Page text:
Recent scholarship in Global Environmental Politics makes apparent the importance of gaining access and observing the making of global environmental agreements in order to understand the process and power relations of their formation (Campbell et al. 2014; Ciplet, Roberts and Khan 2015; Depledge 2013; Dimitrov 2010). As more scholars attend and collect data at intergovernmental meetings and global mega-events, the need to develop new conceptual and methodological apparatus to capture the dynamics within and between these sites has become apparent, which has resulted in interventions and developments in the field (Betsill and Correll 2007; Campbell et al. 2014; Corson et al. 2019; Hughes, Marion Suiseeya and Vadrot 2019).

While these innovations challenge our understanding of the people, practices, and power relations that shape global environmental politics, they do not provide practical guidance to those new to these study sites. An increasing number of scholars use the mega biodiversity, climate change and sustainable development conferences as sites to gain access to networks of global environmental politics and interview participants. Many also attend intergovernmental meeting sites to observe and document the actors, practices, discourses and institutional dynamics of global environmental agreement making. However, once on site, researchers do not always have a clear sense of how to cope with the scale of researching the complex interactions that are apparent on arrival, which meeting or side-event to attend, or from whom to collect data and how to make sense of it.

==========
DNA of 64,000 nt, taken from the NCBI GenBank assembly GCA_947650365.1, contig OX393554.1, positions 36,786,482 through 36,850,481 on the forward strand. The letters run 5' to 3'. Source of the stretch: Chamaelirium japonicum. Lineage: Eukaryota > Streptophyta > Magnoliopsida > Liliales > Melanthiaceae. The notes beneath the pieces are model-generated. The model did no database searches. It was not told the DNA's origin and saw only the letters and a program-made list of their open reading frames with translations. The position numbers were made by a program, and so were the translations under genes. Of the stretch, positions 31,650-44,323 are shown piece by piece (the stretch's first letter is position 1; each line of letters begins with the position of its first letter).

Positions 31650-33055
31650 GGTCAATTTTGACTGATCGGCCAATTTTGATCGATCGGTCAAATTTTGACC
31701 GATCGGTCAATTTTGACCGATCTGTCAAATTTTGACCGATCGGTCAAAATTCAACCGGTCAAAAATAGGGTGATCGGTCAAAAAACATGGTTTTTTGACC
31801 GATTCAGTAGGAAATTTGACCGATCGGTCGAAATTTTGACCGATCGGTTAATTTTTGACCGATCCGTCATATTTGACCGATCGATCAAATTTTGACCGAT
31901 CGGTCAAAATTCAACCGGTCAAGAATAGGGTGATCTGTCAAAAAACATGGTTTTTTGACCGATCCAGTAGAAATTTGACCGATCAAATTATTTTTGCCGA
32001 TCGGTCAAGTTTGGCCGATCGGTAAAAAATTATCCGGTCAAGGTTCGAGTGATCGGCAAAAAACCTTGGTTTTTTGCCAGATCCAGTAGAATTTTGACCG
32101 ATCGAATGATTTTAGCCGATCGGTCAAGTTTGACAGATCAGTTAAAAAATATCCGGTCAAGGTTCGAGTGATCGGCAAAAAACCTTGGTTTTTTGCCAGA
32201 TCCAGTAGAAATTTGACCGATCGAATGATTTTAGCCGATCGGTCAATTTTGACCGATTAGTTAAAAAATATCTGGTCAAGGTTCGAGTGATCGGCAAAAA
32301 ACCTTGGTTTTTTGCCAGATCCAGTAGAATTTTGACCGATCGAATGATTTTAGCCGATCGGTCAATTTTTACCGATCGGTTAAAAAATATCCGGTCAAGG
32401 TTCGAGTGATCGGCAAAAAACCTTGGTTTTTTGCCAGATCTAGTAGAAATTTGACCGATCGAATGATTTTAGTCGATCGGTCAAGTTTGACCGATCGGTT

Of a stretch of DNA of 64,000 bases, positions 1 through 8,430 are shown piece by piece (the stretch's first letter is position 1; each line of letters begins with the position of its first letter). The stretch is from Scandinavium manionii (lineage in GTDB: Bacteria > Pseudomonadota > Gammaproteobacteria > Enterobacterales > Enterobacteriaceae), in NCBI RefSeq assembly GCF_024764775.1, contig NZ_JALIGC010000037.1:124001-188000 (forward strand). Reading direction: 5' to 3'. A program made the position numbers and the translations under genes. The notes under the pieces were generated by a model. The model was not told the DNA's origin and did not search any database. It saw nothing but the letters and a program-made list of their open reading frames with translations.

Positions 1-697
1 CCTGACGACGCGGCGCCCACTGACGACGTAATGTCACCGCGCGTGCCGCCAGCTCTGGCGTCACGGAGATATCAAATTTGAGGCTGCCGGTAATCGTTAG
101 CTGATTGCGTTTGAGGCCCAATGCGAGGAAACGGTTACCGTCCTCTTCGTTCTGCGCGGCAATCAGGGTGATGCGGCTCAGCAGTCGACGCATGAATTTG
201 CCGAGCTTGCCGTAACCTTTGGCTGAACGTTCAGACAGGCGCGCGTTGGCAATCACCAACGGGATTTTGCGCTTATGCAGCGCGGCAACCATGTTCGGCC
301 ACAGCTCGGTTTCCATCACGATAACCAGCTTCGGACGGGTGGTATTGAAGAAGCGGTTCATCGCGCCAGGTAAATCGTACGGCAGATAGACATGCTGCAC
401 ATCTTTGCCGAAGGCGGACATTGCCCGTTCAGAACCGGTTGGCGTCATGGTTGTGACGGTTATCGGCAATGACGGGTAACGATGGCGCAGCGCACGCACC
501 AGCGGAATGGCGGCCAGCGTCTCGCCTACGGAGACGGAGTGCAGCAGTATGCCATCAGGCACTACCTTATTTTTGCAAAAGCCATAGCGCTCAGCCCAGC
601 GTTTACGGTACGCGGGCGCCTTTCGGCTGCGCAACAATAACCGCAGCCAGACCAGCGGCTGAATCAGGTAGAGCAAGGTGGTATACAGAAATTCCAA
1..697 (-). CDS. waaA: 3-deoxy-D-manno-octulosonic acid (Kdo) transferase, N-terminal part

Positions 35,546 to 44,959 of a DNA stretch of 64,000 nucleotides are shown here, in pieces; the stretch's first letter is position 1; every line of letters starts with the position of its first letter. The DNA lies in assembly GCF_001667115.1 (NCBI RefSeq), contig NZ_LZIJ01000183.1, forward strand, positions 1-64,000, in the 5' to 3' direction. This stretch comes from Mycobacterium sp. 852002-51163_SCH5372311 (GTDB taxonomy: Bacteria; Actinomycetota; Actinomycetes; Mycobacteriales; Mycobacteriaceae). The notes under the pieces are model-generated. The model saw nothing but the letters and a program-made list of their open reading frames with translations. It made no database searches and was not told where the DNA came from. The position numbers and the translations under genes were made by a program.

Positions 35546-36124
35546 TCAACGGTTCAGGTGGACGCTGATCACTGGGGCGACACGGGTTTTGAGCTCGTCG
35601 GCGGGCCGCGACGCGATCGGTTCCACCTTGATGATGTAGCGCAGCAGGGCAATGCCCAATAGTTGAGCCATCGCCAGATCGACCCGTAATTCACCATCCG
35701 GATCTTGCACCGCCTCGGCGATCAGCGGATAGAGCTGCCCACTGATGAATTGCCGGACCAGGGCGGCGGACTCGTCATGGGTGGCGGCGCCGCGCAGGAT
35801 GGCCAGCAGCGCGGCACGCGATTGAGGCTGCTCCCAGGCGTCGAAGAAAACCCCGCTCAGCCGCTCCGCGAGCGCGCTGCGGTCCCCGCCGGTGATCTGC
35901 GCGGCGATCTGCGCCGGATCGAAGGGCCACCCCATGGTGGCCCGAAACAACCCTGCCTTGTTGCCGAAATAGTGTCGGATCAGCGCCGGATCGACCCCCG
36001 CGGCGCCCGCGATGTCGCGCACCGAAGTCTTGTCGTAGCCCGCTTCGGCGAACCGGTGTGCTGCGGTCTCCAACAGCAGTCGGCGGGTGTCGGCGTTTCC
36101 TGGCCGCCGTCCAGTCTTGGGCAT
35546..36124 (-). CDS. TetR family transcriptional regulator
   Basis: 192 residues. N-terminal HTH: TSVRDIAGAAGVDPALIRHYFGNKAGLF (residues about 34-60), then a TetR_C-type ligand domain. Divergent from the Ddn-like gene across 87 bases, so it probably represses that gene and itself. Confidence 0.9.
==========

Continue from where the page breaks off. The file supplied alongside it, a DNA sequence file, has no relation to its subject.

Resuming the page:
This workshop will bring together scholars experienced in global environmental negotiations and contributing to the development and application of conceptual and methodological innovations. The aim is to further develop these innovations and produce a guide for those new to the study of environmental meetings. To achieve this, the workshop will integrate the needs and perspectives of postgraduate scholars so that together we can explore how a new generation of research can be catalysed, the aim of which is to transform how we collectively study global environmental agreement making.